Database Security: A Christmas Carol

The Past, Present and Future of Database Security

In 2006 there were 335 publicized data breaches in the U.S. So far in 2007 there have been 276. With the 5th anniversary of the SQL Slammer worm drawing near, now is a good a time as any to look back on the past of database security and ask how far have we come since then and is our data any more secure today? And what of tomorrow? How will our database systems fare in a world of emerging threats? Have we learned our lesson or will we be consigned to the graveyard of statistics?

Guess?, Inc, 3rd March 2002

In the February of 2002 a security aware customer, Jeremiah Jacks, whilst using Guess Inc’s website discovered it was vulnerable to SQL injection. He found that he could trivially gain unauthorized access to 200,000 customers’ credit card details. After failing to get Guess to fix the problem Jacks contacted SecurityFocus.comto enlist their help. Within an hour Guess had resolved the problem with company spokeswoman Jennifer Munakashclaiming, “It was an easy fix.” Indeed, when the Federal Trade Commission filed a complaint on 18th of June, 2003 it stated that “the risk of web-based application attacks is commonly known in the information technology industry, as are simple, publicly available measures to prevent such attacks.”. Guess settled the FTC charges on August the 5th, 2003.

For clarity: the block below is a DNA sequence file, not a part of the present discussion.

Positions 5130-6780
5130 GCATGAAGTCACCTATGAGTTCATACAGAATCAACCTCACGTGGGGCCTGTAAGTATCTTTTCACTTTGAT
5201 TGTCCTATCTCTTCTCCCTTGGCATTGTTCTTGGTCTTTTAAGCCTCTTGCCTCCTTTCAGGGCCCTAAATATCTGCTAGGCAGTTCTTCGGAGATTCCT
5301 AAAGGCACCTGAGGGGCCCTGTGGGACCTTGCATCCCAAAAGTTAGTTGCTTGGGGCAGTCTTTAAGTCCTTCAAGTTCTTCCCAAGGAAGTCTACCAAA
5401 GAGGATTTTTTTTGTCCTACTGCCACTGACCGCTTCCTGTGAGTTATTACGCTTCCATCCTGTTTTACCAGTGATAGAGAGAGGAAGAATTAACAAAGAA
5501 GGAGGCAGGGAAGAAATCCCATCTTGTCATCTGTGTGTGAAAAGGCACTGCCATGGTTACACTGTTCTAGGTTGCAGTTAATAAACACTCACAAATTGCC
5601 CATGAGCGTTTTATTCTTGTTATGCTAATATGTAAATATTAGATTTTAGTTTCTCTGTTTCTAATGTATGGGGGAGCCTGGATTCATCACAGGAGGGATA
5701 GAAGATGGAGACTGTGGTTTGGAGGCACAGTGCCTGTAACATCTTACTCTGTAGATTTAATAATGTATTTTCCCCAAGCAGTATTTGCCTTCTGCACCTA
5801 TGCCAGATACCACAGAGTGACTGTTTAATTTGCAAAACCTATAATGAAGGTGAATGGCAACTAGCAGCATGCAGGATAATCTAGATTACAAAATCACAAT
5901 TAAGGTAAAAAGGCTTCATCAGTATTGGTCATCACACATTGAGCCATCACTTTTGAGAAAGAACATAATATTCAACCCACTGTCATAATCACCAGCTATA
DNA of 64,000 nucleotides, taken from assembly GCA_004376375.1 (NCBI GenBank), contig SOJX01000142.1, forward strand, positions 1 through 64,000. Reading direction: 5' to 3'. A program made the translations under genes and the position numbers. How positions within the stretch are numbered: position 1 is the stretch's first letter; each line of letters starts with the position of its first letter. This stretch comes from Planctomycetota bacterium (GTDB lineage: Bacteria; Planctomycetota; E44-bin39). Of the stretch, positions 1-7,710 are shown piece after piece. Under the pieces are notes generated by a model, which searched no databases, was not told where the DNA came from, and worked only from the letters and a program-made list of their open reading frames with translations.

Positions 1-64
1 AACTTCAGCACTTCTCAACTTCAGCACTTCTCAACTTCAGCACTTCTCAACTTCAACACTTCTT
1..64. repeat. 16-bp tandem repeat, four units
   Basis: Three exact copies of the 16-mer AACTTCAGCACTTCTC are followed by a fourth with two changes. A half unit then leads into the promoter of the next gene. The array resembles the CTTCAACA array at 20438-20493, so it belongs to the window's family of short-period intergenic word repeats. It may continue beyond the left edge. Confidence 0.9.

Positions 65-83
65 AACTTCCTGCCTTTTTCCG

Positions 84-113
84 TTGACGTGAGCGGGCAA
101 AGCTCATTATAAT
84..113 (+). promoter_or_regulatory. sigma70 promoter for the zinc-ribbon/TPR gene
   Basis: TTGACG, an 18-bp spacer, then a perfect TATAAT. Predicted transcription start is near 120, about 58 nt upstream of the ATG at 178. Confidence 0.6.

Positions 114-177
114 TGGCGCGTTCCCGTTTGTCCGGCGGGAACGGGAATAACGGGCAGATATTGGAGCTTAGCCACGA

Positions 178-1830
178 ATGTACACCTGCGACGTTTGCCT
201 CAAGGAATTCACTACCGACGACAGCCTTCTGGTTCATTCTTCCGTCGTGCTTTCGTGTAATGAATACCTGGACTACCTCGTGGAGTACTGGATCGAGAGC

TD Ameritrade, 14th September 2007

TD Ameritrade, a Nebraska based online trading company, announced on September 14th 2007 that one of its database servers had been compromised by a hacker exposing 6.3 million customer records. The breach came to light when a large number of TD Ameritrade’s customers started complaining about receiving investment based spam (“pump and dump” stock scams) causing the company to start an investigation. The investigation revealed that a hacker gained access to customer information such as their names, email addresses, snail mail addresses and phone numbers. The investigation concluded that no social security numbers, account numbers or dates of birth were taken despitedthe fact that such details were stored and available in the same database server. This case is interesting as it clearlyshows a targettedattack with a specific agenda. The hacker didn’t go after SSNs, etc (which would enable them to commit ID theft); they didn’t go after the clients’ assets (which could enable them to commit financial theft); they harvested email addresses of people known to engagein buying and selling stocks to target them with their spam stock scam program.

Practical quick hits

  • Ensure your databases are protected by a firewall
  • Deploy IDS/IPS
  • Change default user IDs and passwords
  • Encrypt customer data
  • Audit database accesses
  • Keep on top of patches
  • Perform regular vulnerability assessments
    • Pay close attention to SQL injection in web apps!

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Author: David Litchfield

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